Is further assured by Lord Willoughby of their readiness to promote his Majesty's service.
Looks on all this as expressions of their loyal and sincere affection.

What they have now done has been exceeding acceptable.
Will always look on them as part of his care to provide for their peace and welfare in all things, and as the Plantation of New England was begun and carried on by the favour and protection of his Majesty's Predecessor, so he hopes it may flourish under his Majesty's Government, and he shall be ready at any time to receive any of their just desires and requests.

Indorsed by Williamson, New England.
1 p. [Col. Papers, Vol. XXIII., No. 18.]

Third Reading

San Diego Sarah  •  Link

Rick Ansell, who seems to know about these things, posted in 2003:

The masts of large vessels of the time (and later) were in sections. Each one was parallel to the one below for a distance.
Generally, there were three sections, Lower, Top and Topgallent.
The Courses (Fore Course, Main Course and Mizzen) were attached to the lower masts.
The Topsails were attached to the Topmast and the Topgallent and Royal to the Topgallent mast.

When bad weather threatened the Topgallent mast would be struck (taken down) to reduce the unnecessary drag and preserve it from harm. It would be useless anyway, in high winds sail was reduced and the Topgallent and Royal were the weakest and most weakly supported sails.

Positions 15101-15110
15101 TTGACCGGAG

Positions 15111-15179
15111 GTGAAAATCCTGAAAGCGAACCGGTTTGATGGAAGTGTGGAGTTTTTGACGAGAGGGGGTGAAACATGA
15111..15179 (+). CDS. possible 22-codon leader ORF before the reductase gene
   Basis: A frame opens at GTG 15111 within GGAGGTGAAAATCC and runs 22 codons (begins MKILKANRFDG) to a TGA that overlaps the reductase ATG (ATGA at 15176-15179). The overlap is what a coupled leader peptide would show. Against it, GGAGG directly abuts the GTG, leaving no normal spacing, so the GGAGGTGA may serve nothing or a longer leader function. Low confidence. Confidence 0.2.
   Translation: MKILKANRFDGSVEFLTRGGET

When very severe weather threatened the Topmasts would be struck. Likewise, the Yards that supported the sails could be struck down on deck.

At anchor there was no need to use the sails so the masts and yards only served to give the wind something to push against, producing extra strain on the anchor which, if the force was enough, might drag (give way).

In amongst the dangerous banks of the Goodwins you definitely don't want a dragging anchor: once on a bank in high winds the ship could be beaten to pieces very rapidly.

And Alan Morel added
Re: ...lowering the masts...

If high winds are expected and the vessel is anchored, then the upper third portion of a mast (the topgallant) would be 'struck', or disconnected from the bottom two-thirds of the mast, then lowered to the deck to be lashed safely.